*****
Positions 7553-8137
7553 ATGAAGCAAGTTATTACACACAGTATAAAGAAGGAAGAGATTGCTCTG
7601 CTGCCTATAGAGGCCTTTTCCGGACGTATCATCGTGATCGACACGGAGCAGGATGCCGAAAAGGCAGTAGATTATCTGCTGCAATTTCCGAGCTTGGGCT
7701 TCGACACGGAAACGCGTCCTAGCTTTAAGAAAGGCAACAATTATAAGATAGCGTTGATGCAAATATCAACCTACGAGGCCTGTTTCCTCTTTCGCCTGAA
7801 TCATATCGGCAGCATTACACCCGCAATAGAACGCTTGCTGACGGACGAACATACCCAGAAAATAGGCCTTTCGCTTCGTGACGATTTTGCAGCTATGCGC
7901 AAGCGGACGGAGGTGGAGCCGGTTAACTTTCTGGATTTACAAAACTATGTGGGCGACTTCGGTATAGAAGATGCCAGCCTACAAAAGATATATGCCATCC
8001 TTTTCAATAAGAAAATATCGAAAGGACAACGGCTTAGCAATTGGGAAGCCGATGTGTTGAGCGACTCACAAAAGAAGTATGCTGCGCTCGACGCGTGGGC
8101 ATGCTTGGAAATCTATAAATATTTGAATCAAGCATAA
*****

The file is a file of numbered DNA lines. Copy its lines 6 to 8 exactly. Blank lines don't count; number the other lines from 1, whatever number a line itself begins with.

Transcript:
7901 AAGCGGACGGAGGTGGAGCCGGTTAACTTTCTGGATTTACAAAACTATGTGGGCGACTTCGGTATAGAAGATGCCAGCCTACAAAAGATATATGCCATCC
8001 TTTTCAATAAGAAAATATCGAAAGGACAACGGCTTAGCAATTGGGAAGCCGATGTGTTGAGCGACTCACAAAAGAAGTATGCTGCGCTCGACGCGTGGGC
8101 ATGCTTGGAAATCTATAAATATTTGAATCAAGCATAA